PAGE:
In a brief hearing at U.S. District Court in Los Angeles, Francis pleaded not guilty to charges that he had deducted more than $20 million in bogus business expenses on his corporate returns during 2002 and 2003, and a trial date was set for Sept. 16 in Los Angeles. Francis had been indicted in April 2007 in Reno before the case was transferred to Los Angeles to make it more convenient for witnesses.
"No matter how much the government pursues me because of what I do for a living, I will be vindicated again because ultimately the truth will come out," Francis said Monday in an interview outside the courtroom.
"This case results from his criminal conduct and not from any other motivation," said Thom Mrozek, a spokesman for the Justice Department.
The government claims that Francis used offshore companies and nominee signatories on bank and brokerage accounts to conceal much of his income during the two-year period.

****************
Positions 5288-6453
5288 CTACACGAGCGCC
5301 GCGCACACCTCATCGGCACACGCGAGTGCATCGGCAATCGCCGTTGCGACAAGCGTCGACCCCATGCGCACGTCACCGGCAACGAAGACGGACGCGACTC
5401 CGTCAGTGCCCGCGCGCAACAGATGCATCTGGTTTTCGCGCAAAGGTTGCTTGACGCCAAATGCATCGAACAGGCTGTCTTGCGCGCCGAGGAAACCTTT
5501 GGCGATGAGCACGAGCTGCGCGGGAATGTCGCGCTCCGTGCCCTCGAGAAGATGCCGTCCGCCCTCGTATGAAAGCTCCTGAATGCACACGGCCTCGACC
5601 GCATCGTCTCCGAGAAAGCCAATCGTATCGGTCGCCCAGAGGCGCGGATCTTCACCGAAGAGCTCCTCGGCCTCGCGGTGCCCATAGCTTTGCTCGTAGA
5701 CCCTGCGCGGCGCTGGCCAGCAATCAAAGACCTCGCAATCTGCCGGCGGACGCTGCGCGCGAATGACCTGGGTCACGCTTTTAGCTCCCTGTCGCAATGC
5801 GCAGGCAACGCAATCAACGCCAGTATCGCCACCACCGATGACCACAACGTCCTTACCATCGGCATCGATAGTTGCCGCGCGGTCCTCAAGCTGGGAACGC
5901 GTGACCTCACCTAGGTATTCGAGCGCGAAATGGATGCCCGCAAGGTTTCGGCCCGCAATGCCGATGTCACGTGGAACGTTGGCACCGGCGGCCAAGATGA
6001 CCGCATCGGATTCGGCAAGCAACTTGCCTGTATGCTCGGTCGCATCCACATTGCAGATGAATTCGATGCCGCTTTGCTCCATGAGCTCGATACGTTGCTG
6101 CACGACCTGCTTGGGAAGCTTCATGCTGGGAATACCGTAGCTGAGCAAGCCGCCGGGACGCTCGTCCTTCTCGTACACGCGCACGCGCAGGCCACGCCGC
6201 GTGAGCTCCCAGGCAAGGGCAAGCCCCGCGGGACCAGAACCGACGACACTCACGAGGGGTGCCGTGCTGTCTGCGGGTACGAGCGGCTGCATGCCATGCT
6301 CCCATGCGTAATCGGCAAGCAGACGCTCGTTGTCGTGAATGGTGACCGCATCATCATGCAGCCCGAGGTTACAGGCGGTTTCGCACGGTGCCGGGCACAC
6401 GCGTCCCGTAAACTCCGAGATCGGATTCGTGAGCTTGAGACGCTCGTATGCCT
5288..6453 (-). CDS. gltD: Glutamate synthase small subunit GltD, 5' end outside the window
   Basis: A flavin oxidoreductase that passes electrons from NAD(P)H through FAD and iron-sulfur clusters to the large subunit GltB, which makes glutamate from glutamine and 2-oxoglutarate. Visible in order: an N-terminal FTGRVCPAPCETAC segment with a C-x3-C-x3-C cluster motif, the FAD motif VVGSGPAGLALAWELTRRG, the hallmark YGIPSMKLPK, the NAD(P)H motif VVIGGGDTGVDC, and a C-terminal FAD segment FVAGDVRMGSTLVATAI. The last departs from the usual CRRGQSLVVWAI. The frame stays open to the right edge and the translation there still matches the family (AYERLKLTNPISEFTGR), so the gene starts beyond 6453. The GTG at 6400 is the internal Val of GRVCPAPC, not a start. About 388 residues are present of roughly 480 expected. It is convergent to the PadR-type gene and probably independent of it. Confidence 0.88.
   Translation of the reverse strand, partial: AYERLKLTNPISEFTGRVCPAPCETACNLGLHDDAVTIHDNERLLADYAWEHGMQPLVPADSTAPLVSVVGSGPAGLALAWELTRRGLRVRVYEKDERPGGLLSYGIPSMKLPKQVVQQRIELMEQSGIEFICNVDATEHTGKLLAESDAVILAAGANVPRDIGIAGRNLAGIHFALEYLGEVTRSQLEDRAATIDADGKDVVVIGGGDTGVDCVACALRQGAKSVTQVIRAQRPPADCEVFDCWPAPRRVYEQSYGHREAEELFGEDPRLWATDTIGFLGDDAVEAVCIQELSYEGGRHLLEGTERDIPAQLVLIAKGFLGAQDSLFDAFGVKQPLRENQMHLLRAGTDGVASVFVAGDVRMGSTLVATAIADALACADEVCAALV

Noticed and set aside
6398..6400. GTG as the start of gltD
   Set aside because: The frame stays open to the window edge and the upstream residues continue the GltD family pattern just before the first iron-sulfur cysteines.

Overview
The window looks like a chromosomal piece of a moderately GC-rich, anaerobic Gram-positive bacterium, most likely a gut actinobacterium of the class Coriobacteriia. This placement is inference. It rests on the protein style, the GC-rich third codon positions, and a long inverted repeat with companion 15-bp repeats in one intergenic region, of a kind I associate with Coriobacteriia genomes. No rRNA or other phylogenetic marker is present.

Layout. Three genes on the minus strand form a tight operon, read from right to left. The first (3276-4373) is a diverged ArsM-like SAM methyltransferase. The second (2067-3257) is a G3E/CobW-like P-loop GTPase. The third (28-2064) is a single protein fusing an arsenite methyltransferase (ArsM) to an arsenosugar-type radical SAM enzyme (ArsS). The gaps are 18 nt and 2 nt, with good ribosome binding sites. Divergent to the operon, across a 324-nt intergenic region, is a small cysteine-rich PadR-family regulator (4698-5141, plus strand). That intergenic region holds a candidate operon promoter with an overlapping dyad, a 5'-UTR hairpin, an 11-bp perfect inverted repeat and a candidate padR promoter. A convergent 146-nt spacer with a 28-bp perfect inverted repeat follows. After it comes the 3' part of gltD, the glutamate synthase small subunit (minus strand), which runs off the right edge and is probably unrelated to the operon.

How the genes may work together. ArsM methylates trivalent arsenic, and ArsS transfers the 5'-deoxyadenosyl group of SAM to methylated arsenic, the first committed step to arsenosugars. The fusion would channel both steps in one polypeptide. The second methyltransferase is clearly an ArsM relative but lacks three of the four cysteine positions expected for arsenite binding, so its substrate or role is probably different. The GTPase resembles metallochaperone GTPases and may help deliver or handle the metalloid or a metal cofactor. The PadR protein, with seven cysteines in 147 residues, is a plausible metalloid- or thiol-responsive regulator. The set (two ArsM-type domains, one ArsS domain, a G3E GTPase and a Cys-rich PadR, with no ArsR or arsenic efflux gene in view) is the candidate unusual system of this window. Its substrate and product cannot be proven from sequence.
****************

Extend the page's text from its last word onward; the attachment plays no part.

Francis' attorney, Robert Bernhoft, said a former corporate accountant for Francis' Mantra Films Inc. of Santa Monica and Sands Media Inc. of Nevada prepared tax returns without showing them to Francis. After leaving the companies, Bernhoft said, the accountant contacted the IRS seeking millions of dollars in bonuses for reporting his own "accounting mistakes," under a government whistle-blower provision nicknamed "the rat-out-your-neighbor program."
Under the program, informants can collect 15-30 percent of the money eventually recovered from tax cheats by the government, including penalties and interest.
"This ain't 'Girls Gone Wild.' This is the IRS gone wild," Bernhoft said. "The American taxpayers should be outraged that an IRS program is being abused like this."
Bernhoft defended mainstream actor Wesley Snipes in Ocala, Fla., this year. Snipes was acquitted of tax fraud and conspiracy charges but convicted of three misdemeanor counts of failing to file tax returns.